A phase I-trial of the HIV protease inhibitor nelfinavir and chemoradiation for locally advanced pancreatic cancer.
Brunner TB., Geiger M., Grabenbauer GG., Mantoni TS., Cavallaro A., Sauer R., Hohenberger W., McKenna WG.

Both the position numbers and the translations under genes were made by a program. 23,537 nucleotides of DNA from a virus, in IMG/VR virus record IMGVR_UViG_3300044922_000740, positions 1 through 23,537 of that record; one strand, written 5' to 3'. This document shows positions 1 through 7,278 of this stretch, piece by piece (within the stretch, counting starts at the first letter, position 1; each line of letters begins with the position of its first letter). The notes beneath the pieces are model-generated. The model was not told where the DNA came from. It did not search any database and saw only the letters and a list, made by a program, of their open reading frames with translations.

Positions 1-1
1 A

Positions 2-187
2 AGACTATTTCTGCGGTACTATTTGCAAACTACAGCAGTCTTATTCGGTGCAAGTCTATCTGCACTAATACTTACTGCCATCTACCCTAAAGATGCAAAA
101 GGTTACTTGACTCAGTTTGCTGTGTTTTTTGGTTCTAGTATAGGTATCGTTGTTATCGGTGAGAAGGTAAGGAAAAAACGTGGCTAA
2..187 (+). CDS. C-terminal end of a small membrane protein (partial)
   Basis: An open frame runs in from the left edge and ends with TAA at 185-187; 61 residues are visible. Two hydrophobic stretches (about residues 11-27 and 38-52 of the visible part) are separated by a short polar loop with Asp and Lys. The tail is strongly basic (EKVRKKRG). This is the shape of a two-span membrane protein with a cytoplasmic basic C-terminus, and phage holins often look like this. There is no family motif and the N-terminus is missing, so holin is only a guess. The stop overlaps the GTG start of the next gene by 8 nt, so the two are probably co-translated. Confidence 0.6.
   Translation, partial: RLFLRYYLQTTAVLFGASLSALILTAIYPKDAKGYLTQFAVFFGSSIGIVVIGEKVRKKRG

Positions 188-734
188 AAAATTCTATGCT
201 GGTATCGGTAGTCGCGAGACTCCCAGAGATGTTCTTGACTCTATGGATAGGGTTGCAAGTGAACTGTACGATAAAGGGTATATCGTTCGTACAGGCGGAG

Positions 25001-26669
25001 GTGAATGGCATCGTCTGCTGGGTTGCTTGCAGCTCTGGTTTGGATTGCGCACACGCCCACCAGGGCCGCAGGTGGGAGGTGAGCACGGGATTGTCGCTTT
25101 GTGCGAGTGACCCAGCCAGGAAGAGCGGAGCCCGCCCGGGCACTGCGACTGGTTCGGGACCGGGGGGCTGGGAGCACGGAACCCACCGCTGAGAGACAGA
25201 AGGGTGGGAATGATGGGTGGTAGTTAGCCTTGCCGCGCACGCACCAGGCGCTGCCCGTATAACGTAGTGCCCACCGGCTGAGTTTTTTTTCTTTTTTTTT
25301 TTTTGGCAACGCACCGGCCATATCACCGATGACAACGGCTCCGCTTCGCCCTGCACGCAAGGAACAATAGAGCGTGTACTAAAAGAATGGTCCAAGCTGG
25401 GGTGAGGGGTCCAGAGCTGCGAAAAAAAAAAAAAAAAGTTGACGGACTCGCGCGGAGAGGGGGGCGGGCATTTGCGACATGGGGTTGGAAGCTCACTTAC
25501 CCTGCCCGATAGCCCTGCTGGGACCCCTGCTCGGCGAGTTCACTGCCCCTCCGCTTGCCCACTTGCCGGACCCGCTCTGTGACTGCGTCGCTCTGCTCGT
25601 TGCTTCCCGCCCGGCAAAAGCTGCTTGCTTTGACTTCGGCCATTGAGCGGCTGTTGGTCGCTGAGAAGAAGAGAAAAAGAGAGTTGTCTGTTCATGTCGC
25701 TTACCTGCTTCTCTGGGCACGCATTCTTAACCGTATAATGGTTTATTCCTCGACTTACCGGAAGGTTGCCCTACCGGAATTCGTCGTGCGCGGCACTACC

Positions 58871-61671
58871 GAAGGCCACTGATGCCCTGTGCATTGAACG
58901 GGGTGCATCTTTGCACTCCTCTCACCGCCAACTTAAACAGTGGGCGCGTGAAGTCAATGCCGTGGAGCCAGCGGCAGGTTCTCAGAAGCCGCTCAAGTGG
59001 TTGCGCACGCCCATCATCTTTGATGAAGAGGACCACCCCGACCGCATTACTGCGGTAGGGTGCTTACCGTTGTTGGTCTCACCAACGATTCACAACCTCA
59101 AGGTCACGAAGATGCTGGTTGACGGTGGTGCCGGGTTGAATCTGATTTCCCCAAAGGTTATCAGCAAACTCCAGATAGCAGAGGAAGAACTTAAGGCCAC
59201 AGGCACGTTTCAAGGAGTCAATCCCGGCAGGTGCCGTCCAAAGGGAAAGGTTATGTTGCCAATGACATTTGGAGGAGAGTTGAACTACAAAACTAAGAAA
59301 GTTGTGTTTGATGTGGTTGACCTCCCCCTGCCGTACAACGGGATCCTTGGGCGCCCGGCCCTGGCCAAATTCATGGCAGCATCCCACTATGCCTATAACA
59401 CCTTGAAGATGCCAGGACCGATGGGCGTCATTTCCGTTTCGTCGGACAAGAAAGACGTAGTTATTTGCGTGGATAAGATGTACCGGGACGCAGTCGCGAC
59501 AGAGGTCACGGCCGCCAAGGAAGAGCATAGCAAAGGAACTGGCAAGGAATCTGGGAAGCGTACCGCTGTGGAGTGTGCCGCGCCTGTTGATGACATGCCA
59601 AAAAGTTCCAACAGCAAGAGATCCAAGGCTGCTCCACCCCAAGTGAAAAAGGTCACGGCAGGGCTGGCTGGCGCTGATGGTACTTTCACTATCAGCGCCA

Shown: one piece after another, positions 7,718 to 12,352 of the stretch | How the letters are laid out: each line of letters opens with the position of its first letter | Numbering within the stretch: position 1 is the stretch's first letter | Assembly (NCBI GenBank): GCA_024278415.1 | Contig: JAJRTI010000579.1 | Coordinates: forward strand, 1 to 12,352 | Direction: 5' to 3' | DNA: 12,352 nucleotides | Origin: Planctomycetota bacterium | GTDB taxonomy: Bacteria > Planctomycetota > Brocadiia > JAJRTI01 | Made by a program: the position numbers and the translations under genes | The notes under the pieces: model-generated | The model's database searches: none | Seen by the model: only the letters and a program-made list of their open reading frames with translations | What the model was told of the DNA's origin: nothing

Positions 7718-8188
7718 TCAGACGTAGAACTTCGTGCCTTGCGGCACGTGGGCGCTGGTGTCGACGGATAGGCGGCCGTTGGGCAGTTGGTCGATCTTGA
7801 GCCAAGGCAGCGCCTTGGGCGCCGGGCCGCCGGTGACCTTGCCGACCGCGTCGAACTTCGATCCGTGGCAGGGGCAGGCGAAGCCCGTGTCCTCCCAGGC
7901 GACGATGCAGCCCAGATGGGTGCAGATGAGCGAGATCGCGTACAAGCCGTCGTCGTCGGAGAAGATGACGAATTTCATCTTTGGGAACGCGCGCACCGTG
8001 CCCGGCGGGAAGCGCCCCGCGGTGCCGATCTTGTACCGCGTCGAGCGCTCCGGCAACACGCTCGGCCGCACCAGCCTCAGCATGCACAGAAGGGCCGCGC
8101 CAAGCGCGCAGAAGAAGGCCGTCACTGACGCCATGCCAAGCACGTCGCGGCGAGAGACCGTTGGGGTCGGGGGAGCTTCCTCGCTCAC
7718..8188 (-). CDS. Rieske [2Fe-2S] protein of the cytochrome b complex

4632 Background: Preclinically, HIV Protease Inhibitors (HPIs) radiosensitized tumours with activated PI3-kinase/Akt pathway. We determined the tolerance of nelfinavir with chemoradiation for patients with locally advanced pancreatic cancer (LAPC). METHODS: Patients with histologically proven LAPC were eligible. Oral nelfinavir (2 x 1250 mg) was started 3 days before and continued throughout chemoradiation to 50.4 Gy (boost 59.4 Gy) in 12 patients. Two gemcitabine dose levels (DL) were tested, 6 patients each: 200 mg/m(2) and 300 mg/m(2) on days 1, 8, 22, and 29. MTD was defined as DLT occurring in 1/3 or 2/6 patients. DLT was defined as Grade 4 hematologic toxicity or nonhematologic toxicities of ≥ Grade 3 during treatment or within 4 weeks after completion unless clearly attributable to other clinical causes (e.g. stent occlusion). The MTD was defined as the dose of gemcitabine associated with DLT occurring in 33% of the patients treated at the same DL, and the recommended phase II dose (RPTD) was defined as the DL below the MTD. Cisplatin was administered on the same days at 30 mg/m(2). Phospho-Akt downregulation by nelfinavir was monitored by immunoblotting in patient leukocytes. Restaging PET/CT and CA19-9 levels served to assess response, and responding tumors were resected. RESULTS: Per DL, 5/6 patients received full treatment. Two patients dropped out, one because of clinical depression (DL1) and one with peritoneal metastasis (DL2). Grade 4 toxicities were a transaminase elevation (DL2) due to biliary stent occlusion and acute cholecystitis due to peritoneal metastasis (DL2). Stent occlusions led to DLT grade 3 liver enzyme and bilirubin elevations (2 patients DL1, 1 patient DL2). Grade 3 nausea/vomiting occurred in a DL2 patient and weight loss in a DL1 patient who refused supportive feeding. DL2 was determined as Recommended Phase Two Dose. Secondary complete resection was possible in 6/10 fully treated patients, and one tumor was pathologically sterilized. Partial CT-responses were observed in 5/10 fully treated patients. PET-responses were complete in 5/9, partial in 2/9. No PET-response was seen in 2/9 evaluable patients. CONCLUSIONS: Combined nelfinavir and chemoradiotherapy showed acceptable toxicity and promising activity in patients with LAPC. [Table: see text].